Decoying the Yanks: Jackson's Valley Campaign

Decoying the Yanks: Jackson's Valley Campaign

Time-Life Books

Language: English

Pages: 184

ISBN: 080944724X

Format: PDF / Kindle (mobi) / ePub


Time-Life Civil War Series 7 of 27

In this volume we look at the 1862 Shenandoah Valley Campaign campaign conducted by Confederate forces under General Jackson. This large valley, situated so that its northern end threatened Maryland, Pennsylvania and Washington D.C., became a battleground as Federals tried to bring to corner Jackson... and frequently found themselves suddenly attacked and defeated. This campaign would forever make Stonewall Jackson a legend. This book is well illustrated with photos, maps, artwork and pictures of various artifacts. However, to follow the manueverings of Jackson you have to pretty much keep going back and forth to the map at the beginning of the book... regional maps at the beginning of each chapter might have been more useful. The book also has several sidebars on topics such as Shenandoah paintings by German artist Edward Beyer, Fortess Washington, foreigners in Federal blue, Confederate spy Belle Boyd and Soldiers of the Valley.

The American Civil War: A Military History

 

 

 

 

 

 

 

 

 

 

 

 

 

 

 

 

 

way of the Blue Ridge. There remained, however, another possi86 if failed to exploit Luray Valley would remain Confederate march northward. march north, severing the enemy Front Royal. For that matter, he could at course, idea of As Jackson pondered these fascinating possibilities. Banks remained thoughtful and stationary, his army separated from Turner Ashby's thin line by Stony Creek. "Ashby still here," he informed Washington on the 15th of April. Then he added reassuringly, "We have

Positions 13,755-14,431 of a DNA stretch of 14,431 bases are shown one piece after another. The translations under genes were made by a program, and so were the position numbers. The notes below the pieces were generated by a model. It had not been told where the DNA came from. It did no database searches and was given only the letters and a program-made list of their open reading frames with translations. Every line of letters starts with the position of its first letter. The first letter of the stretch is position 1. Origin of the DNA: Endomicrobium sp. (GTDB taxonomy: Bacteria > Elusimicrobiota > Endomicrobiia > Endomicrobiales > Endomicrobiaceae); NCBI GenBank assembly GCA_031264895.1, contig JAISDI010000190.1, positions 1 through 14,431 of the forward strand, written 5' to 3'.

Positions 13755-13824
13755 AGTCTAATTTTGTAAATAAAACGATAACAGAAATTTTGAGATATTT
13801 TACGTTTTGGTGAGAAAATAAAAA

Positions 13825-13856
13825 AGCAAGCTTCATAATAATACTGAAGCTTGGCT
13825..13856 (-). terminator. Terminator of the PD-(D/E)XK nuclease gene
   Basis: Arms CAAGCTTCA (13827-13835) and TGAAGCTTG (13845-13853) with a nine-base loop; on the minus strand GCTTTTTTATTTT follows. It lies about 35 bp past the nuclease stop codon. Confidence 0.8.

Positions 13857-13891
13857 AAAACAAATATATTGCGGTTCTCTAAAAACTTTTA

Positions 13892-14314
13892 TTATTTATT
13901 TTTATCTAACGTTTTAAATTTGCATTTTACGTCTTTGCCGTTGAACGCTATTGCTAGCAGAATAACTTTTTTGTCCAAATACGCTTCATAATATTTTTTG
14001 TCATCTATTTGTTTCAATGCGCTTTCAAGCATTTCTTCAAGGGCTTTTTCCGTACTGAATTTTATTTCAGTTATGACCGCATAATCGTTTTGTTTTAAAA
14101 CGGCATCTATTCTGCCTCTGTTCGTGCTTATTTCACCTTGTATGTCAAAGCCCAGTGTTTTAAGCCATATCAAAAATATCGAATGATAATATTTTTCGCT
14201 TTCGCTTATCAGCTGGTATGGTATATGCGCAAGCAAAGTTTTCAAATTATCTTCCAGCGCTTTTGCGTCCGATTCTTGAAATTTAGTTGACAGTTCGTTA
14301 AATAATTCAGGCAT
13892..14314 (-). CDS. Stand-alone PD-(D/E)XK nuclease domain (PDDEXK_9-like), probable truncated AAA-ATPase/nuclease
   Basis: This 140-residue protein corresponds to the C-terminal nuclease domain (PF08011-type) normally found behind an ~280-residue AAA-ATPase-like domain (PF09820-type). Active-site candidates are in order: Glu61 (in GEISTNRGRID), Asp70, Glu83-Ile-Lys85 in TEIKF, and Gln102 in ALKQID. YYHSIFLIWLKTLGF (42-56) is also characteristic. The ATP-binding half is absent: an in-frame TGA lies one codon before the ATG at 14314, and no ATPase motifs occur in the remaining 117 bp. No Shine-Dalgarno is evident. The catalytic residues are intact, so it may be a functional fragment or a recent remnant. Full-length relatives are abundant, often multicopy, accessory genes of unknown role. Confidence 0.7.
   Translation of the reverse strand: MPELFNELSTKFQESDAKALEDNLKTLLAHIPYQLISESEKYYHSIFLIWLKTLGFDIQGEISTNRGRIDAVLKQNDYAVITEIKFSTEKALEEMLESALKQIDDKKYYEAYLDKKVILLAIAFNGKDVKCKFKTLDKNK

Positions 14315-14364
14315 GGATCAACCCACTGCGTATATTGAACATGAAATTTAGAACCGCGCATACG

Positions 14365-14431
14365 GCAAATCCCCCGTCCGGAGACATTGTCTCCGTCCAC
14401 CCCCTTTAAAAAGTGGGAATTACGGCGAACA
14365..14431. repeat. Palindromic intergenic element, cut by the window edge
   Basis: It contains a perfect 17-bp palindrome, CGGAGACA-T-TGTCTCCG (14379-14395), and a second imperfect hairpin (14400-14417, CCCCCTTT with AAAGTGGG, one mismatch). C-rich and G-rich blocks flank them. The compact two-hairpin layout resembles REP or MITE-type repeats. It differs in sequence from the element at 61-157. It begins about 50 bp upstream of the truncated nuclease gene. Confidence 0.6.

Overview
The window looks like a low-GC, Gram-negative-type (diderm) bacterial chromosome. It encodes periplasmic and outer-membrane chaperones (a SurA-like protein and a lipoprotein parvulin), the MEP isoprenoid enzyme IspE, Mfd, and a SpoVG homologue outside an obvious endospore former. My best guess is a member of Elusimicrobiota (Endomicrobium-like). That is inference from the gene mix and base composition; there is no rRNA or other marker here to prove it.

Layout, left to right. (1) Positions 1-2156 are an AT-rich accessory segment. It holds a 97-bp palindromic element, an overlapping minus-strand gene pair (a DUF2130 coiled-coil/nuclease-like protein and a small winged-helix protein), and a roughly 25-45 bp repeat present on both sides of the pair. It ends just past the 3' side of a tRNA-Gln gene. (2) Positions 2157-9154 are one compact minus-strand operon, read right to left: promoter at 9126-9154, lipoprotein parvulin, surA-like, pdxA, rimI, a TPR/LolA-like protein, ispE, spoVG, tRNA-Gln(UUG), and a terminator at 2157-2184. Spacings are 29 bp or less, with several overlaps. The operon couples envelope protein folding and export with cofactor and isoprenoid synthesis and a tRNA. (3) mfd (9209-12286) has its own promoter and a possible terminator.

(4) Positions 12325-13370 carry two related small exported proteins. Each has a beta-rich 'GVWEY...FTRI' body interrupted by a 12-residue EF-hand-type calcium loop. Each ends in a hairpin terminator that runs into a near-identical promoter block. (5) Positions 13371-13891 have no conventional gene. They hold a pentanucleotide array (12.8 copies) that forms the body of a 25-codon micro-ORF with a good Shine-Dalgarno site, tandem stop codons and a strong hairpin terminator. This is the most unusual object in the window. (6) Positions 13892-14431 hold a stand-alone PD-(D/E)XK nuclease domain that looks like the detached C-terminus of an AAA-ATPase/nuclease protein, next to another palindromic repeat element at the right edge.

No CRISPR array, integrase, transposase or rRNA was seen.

ing horsemen had few peers at the hither and thither of guerrilla operations, and they were no less adept at the thrust and parry of rearguard fighting. But in the disciplines demanded for coordinated action with the rest of the army, Ashby 's troopers were all and the fault clearly lay with but hopeless their — commander. "He was without capacity or disposition to enforce discipline on his federate officer who men," wrote otherwise mired Ashby. In the Kernstown example, Ashby had

the Reverend Major was beyond solution, help came in the person of Charles Winder, who in the midst of an object of an unseasonable snowstorm rode back and and toting 92 and who Union Theological Richmond. For such shining second-in-command. Major Oliver Funsten, Jackson had got himself into a pretty pick- albeit ing of a staff that would serve rank, he insisted, he would instantly chal- instead take other action; effect, as Jack- down." With Ashby somewhat chastened, Among

coup at Front Royal, Belle Boyd showed considerable pluck. One evening in mid-May, as General James Shields and his staff conferred in the parlor of the hid upstairs, eavesdropping through a knothole in the floor. She learned that Shields had been ordered east, a move that would sap the Federal strength in Front Royal. That night Belle rode through Federal lines, using false papers to bluff her way past the sentries, and reported the news to Colo- local hotel. Belle nel Turner Ashby, who

instructions. to President, however, had his explorations in the presidential to seemed reckoned without John C. Fremont's proclivity for waywardness. ing to follow his instructions. Furthermore, ing went wrong, the President decided way Shenandoah. Banks had gained to the to in of the sprawling Western Depart- Lincoln's choice was the Treasury Secretary, ment, with headquarters Salmon soon earned a reputation, as a Federal soldier P. Chase. Shortly after Chase arrived at

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